assumption of the second order F,, p,d – convexity on the function involved. The study of

the second order duality is significant due to the computational advantage over first order duality as it provides tighten bounds for the value of the objective functions when approximations are used.

But, they not consider the recent developed concept like multiobjective fractional programming under second order (b, F) convexity.

In this paper a new class of functions namely, second order (b, F) convex functions which is as extension of (b, F) convex functions in previous chapter and second order F-convex functions. Then, we derive sufficient optimality conditions for proper efficiency and obtain second order duality theorems for multiobjective fractional programming problems under the assumption of second order (b, F) convex

Preliminaries:

Let X be an open convex subset of Rn and R+ denote the set of all positive real numbers. Let us

assume that

h : x R,f : x Rk

and g:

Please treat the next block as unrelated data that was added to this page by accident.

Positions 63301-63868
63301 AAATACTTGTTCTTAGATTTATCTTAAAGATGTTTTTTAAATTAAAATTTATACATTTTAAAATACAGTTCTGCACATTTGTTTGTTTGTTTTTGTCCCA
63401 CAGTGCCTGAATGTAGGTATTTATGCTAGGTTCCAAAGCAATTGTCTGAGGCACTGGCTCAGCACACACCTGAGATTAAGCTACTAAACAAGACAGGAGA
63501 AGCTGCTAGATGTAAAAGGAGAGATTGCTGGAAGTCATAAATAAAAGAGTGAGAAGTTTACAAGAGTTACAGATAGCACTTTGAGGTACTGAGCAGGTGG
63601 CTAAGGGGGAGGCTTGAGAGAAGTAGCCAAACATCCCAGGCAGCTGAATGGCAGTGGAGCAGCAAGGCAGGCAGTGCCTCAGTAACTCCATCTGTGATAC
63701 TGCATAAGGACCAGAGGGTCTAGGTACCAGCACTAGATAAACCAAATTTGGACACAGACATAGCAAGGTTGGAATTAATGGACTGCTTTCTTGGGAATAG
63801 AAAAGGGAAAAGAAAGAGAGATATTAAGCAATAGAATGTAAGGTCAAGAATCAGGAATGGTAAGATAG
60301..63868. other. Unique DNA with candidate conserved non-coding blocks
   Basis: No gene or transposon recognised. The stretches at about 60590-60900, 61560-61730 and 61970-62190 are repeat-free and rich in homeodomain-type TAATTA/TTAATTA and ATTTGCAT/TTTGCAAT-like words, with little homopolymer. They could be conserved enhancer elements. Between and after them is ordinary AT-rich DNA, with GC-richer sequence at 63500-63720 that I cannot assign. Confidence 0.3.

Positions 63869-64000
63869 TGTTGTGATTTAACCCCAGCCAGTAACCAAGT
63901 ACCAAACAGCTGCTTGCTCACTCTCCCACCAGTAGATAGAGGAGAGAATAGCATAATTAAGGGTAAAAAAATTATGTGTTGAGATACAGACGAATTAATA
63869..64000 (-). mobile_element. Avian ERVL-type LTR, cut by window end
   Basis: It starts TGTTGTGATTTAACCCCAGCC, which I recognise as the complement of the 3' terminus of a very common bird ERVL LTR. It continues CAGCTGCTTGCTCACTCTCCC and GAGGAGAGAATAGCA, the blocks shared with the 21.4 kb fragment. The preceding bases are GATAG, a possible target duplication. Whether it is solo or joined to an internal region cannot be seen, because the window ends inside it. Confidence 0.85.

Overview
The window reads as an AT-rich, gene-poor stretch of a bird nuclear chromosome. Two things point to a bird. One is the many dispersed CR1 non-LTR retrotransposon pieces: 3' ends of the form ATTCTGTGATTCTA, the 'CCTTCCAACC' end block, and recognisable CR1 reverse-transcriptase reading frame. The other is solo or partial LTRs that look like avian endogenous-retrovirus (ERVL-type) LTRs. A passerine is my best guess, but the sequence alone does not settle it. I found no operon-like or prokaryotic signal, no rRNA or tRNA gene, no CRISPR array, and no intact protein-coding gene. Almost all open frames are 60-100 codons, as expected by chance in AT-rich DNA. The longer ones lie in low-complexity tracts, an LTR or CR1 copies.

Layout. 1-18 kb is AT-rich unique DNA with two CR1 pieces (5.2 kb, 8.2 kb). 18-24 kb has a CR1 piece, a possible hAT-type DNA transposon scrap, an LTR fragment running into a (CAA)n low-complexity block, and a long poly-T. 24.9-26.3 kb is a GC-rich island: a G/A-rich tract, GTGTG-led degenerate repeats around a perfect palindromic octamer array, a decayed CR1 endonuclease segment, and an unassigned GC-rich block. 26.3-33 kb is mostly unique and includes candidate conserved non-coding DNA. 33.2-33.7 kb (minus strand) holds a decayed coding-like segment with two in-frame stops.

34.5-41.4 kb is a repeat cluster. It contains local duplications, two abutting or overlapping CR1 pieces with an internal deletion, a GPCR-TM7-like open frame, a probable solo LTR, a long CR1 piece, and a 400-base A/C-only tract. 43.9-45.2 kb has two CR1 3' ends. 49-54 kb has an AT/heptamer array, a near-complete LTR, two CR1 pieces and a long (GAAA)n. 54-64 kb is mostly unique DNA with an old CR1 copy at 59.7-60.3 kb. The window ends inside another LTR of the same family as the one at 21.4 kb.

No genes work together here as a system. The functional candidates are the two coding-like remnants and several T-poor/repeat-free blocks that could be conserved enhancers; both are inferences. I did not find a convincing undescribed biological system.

Rn Rm where

f f1……………fk

and g=

(g1.gm) h=(p, p..hk) are differentiable functions on X fi and gi : X R

i=1,2,.k and j=1,2,.m

Let F be a function defined by

for all

F: XXRn R

and the functions bo(x, u) and Co (x, u): XX R

and

bi x, u and Cj x, u: XX R

for all i=1,2.k, J = 1,2,..m

Consider the following multiobjective fractional programming problem

(FP) minimize

fi x hi x

, i=1,2,k

Subject to g(x) 0 x x

Where fi : x R i 1, 2,………..k

and g : x Rm

Where g=(g1.gm) and h=(p, p, hk) are differentiable function on X.

Let p x x; gj x 0, j 1, 2….m. That is, p is the set of all feasible solutions for the problems (F.P).

Definition:

A function F: XXRn R is said to be sublinear in its third argument if for each

x, u x